WMR: How long have you been writing?
Jack: Since I was 8 years old. I published my first novel in July 2012, though I've published shorter works before that.
WMR: Do you have a favorite character to write? What about the hardest character?
Jack: Sometimes the characters you didn't create yourself are the most challenging - it's great to spend time with them again, but you've also got to be sure you understand them well enough so that they stay "true to themselves" for readers. Toad from The Wind in the Willows and Wormwood from The Screwtape Letters both have parts to play in the Fayborn series, and I've enjoyed writing them very much.
But of course, I have soft spots for my own characters, especially Petra, my protagonist - a girl who turns out not to be ordinary. Petra suddenly discovers that fairies are real, that they need her help... but helping them might mean becoming a slave, forever, to the man who's been stalking and harassing her family since before Petra was born.
WMR: Where can readers find more information about you and your books?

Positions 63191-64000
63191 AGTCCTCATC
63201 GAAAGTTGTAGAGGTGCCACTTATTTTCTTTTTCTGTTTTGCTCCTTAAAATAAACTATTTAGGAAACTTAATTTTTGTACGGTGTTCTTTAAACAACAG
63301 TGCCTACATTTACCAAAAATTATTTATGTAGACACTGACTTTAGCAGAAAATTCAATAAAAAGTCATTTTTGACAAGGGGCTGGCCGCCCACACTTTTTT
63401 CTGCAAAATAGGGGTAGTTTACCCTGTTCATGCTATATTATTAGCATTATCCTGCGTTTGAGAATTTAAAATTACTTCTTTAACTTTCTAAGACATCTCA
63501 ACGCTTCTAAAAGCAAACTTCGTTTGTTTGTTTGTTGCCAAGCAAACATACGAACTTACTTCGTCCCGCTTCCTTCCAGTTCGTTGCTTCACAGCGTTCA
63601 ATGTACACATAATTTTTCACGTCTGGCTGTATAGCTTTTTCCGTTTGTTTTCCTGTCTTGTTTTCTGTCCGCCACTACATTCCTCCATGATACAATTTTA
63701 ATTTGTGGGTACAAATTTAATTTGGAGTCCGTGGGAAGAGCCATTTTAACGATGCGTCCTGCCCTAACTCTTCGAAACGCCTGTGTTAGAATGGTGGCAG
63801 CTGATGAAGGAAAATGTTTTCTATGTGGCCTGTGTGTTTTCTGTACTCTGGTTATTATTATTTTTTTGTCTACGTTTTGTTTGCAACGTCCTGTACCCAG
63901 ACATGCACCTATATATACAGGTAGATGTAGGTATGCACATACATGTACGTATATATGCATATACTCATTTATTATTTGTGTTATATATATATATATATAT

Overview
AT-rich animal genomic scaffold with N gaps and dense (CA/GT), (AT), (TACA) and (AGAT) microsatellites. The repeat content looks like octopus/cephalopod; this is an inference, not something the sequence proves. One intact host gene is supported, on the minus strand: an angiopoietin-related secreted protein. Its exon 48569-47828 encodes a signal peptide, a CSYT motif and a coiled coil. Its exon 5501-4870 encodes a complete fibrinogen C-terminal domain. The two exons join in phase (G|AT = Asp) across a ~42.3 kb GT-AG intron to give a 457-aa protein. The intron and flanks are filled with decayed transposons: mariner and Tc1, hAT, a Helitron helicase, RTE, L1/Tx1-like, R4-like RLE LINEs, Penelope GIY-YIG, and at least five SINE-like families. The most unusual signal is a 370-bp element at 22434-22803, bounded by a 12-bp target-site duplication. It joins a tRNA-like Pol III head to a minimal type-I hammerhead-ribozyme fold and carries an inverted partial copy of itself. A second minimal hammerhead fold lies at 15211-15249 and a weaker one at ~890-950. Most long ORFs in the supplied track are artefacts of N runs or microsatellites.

Jack: My website, www.jackwootton.com
WMR: Do you have any suggestion for aspiring writers?
Jack: Read good writers; read what good writers write about writing; and write, write, write.
One really helpful resource I was introduced to recently is the podcast Writing Excuses - I highly recommend it!
WMR: What is the hardest thing about being a new author?
Jack: Figuring out the right balance of marketing/outreach for published projects while forging ahead with new writing projects. There's no trick to it - you just have to keep up with both!

J. Aleksandr Wooton's Work

Her Unwelcome Inheritance  (Fayborn, #1)
Paperback ISBN: 978-1491291009